Royal Bay has seen substantial growth recently and with a 20 year build out plan, Colwood staff and council members are eager to have the community continue to weigh in on this project and many others in the City.

Royal Bay has seen substantial growth recently and with a 20 year build out plan, Colwood staff and council members are eager to have the community continue to weigh in on this project and many others in the City.

Colwood seeks input as it prepares for growth

As the City reaches a critical juncture in its history, Colwood is looking for public input for its new community plan.

As the City reaches a critical juncture in its history, Colwood is looking for public input for its new community plan.

Called Making Waves, the project invites people to “rock the boat” to find ways to make their city great.

“Colwood is at a pivotal point in terms of growth and change. This community planning process is our opportunity to set the course for a shining future – preserving the things we cherish and creating community places where people love to spend time,” said Mayor Carol Hamilton in a statement.

With continued growth at Royal Bay and other development projects either underway or on the near horizon, it’s not lost on staff or council just how important these next few years are in shaping the future of the municipality. And with such wide-spread growth expected in the next 10 to 20 years, the City has deemed it “critical” to hear from as many members of the community as possible, “so that their input is reflected in the plan, and so that everyone understands who Colwood is today and who Colwood is striving to become,” stated Hamilton.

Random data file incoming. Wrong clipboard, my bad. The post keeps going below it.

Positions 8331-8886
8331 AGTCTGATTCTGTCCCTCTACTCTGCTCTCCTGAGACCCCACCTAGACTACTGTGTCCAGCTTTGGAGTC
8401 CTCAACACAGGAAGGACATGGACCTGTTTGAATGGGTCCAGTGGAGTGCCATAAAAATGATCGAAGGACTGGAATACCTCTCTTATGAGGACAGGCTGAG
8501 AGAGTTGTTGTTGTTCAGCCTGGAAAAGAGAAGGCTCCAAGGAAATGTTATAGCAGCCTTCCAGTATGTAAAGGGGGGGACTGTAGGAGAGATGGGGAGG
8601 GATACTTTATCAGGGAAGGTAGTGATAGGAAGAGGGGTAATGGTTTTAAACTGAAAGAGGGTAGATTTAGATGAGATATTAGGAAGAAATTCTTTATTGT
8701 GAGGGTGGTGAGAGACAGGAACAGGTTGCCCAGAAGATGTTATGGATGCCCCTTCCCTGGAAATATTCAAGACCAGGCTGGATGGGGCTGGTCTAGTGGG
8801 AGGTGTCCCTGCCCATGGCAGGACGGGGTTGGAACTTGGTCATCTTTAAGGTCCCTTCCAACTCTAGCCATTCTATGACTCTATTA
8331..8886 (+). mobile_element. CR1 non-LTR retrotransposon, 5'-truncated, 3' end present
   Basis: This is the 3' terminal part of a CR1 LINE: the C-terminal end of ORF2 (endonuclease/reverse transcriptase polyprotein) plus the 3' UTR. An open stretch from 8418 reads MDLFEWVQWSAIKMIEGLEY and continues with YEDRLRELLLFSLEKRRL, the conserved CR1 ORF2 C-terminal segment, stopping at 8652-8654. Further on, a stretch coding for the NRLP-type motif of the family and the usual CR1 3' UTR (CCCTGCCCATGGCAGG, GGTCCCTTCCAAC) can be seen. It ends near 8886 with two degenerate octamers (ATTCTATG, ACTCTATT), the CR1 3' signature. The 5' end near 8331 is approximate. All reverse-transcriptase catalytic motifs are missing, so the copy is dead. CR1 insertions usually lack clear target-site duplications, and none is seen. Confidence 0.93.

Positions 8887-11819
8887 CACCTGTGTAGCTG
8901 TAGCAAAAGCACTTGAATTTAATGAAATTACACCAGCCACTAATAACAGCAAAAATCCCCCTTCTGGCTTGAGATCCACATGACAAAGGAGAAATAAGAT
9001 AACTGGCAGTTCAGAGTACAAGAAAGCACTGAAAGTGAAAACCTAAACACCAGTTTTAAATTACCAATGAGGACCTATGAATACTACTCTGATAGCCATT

Input can take a variety of forms, and issues regarding hillside development and transportation are expected to be at the forefront of the discussion, said Colwood communications manager Sandra Russell.

Blasting issues, as reported in the Oct. 12 edition of the Gazette, have been a concern for some residents in recent months and Russell said the input period could be a chance to discuss what the future might hold on that matter. Water protection and transportation are likely discussion topics as well.

“How do we ensure that we have enough transportation choices to get people around in reasonable ways?” Russell said of one query the City will need to answer.

Colwood hopes that resident input plus research and analysis to be done will translate into policies that lead to attractive and functional buildings, streets, town centres and public spaces.

Two events are planned to kick start the conversation.

The first, titled Successful Cities, will feature a talk by urban planner Dave Witty, the provost and vice-president, academic, at Vancouver Island University in Nanaimo.

“He’s an engaging speaker who’s going to talk about this place-making aspect,” Russell said. “How do you make a great place? What (makes) a successful city that people really want to live in, work in, spend time in?”

Round table discussions will follow Witty’s talk. The second event, Keeping it Wild, will see landscape planner and University of British Columbia professor William Marsh discuss the design of communities that integrate well with their natural surroundings. The hope is that discussion will prompt residents to consider, “What are the things that people cherish in Colwood and want to protect even as we grow and build the things we want to build?” Russell said.

Successful Cities takes place on Oct. 27 at 6:30 p.m., while Keeping it Wild takes place Nov. 3 at 6:30 p.m. Both events happen at Royal Bay secondary.

Colwood residents can also get involved in the future of the community by attending official community plan steering committee meetings on the third Thursday of each month at 5:30 p.m. at City Hall, 3300 Wishart Rd.

A survey on the City’s website will be available by the end of this month for residents to contribute input.

joel.tansey@goldstreamgazette.com

Goldstream News Gazette

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